Last Wednesday I had the pleasure of attending the IoT for Manufacturing Workshop at GA Tech. There were a lot of great speakers and a lot of the domain information was new to me since I haven’t spent too much time in the Manufacturing sector. I wanted to share some of my notes and overarching themes I noticed during the workshop.
- The IoT renaissance in manufacturing is a global phenomenon. ——————————————————————————————
A lot of the speakers were talking about the efforts that individual countries were undertaking to position themselves as the global manufacturing hub of the future. Europe is championing “Industry 4.0”. China coined the term “Made in China 2025”. India is claiming “Make in India”. The US is pushing “Smart Manufacturing”. It seems that everyone is trying to get a piece of the estimated \$3.8 trillion up for grabs over the next ten years. The following infographic was in more than a few slide decks and you can grab a copy below.
- Customers and Suppliers are pushing for architectural standards ———————————————————————————————-
The battle over protocols and standards in IoT reminds me of the format wars between HD DVD vs. BluRay or CD and LaserDisc. Everyone is trying to push their agenda in hopes of becoming the defacto standard. Only time will tell what standards the industry settles on. It was encouraging to see the US government attempting to provide some guidance with the DIGIT Act. For more reading in this space check out the Industrial Internet of Things Security Framework and the Industrial Internet Reference Architecture.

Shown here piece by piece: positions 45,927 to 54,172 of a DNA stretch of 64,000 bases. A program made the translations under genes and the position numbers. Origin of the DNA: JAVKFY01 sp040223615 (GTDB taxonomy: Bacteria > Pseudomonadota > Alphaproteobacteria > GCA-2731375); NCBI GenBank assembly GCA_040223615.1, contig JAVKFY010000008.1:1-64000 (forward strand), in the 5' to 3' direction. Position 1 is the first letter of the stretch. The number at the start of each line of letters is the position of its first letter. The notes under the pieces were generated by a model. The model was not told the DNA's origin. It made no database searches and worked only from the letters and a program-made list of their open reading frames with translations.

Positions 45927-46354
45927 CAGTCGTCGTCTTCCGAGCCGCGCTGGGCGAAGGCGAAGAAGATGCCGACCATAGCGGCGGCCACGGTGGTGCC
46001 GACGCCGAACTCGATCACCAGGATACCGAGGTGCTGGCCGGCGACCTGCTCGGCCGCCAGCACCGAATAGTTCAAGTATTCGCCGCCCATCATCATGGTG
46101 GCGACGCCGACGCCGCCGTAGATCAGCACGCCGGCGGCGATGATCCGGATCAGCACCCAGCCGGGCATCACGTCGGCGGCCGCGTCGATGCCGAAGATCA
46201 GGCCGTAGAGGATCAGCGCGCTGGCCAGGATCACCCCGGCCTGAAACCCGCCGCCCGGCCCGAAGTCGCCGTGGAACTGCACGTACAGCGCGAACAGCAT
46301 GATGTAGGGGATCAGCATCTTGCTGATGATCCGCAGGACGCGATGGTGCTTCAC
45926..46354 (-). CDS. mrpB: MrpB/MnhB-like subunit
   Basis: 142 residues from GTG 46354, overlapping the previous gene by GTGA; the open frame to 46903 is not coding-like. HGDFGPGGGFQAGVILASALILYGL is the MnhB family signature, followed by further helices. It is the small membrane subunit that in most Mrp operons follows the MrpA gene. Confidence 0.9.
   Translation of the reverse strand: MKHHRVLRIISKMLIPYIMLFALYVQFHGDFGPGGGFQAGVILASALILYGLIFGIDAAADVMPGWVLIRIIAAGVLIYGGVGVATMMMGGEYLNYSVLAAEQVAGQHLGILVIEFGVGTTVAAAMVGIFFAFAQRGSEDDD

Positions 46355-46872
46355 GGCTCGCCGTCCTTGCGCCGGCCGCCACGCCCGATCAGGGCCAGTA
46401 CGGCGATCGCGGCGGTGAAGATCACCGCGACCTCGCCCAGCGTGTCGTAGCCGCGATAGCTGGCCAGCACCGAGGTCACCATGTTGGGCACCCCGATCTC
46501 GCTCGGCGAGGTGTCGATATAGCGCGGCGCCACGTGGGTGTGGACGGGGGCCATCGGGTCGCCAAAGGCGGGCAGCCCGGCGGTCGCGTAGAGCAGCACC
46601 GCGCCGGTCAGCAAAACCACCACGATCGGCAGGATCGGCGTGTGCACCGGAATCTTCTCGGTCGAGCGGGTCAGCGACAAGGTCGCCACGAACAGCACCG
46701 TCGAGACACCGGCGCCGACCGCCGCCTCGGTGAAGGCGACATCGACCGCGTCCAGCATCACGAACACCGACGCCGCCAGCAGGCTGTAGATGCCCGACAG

- Big Data and Analytics will be a key component of any IoT initiative ——————————————————————————————————
Every presenter had their flavor of IoT initiatives and what they considered to be their competitive advantage. The one thing that every presenter agreed on was that the Data obtained from investing in IoT would provide the most value. A lot of companies admitted that they did not have the in house expertise when it came to Big Data and Data Analytics so they were using third parties for those services. At the same time, they were starting initiatives internally to beef up on those skills.
- Things of Note ———————
I was hoping to get a little more in the weeds when it came to protocols. More specifically LoRa. It was interesting to hear that AT&T is rolling out LTE-M as a direct competitor to LoRa. They claim low power consumption and and a sub \$10 cost for the sim cards. There was GA based company, CribMaster, that had some cool innovations in long range passive RFID technology. Think real-time tracking of passive rfid tags up to a 150ft. radius instead reading tags as they funnel through choke points. Siemens is rolling out a IoT “App Store” aimed at Manufacturing. I feel like everyone is trying to be the “Apple” of their sector and it’s starting to get a little redundant but I guess I can’t blame them. Manufacturing tends to trail other industries when it comes to emerging tech but they seem to be jumping on the IoT bandwagon which could have real impact for the industry in the next few years.